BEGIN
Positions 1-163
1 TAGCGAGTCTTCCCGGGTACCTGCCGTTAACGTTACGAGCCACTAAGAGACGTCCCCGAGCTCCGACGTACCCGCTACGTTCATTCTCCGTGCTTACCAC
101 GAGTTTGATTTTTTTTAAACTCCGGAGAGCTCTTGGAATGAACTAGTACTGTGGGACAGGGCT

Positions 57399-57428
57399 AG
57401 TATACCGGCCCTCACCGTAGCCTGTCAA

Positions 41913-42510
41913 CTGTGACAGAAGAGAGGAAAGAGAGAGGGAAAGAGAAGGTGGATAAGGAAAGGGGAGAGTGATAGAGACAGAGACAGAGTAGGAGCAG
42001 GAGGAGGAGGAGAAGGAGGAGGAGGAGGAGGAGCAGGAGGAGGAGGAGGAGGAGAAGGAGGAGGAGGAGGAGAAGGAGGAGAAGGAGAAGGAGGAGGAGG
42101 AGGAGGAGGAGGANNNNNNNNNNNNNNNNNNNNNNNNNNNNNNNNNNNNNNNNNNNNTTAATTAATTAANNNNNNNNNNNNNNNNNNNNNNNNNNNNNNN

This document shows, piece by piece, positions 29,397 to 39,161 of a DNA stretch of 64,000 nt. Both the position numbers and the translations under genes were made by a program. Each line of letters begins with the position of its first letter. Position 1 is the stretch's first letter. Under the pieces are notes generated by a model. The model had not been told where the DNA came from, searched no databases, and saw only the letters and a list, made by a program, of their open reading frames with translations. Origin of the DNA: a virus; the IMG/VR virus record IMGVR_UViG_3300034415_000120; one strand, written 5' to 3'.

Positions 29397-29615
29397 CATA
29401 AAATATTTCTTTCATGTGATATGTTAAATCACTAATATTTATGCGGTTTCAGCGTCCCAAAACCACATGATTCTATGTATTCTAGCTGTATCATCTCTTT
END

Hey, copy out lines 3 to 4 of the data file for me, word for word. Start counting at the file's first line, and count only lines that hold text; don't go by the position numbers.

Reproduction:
101 GAGTTTGATTTTTTTTAAACTCCGGAGAGCTCTTGGAATGAACTAGTACTGTGGGACAGGGCT

Positions 57399-57428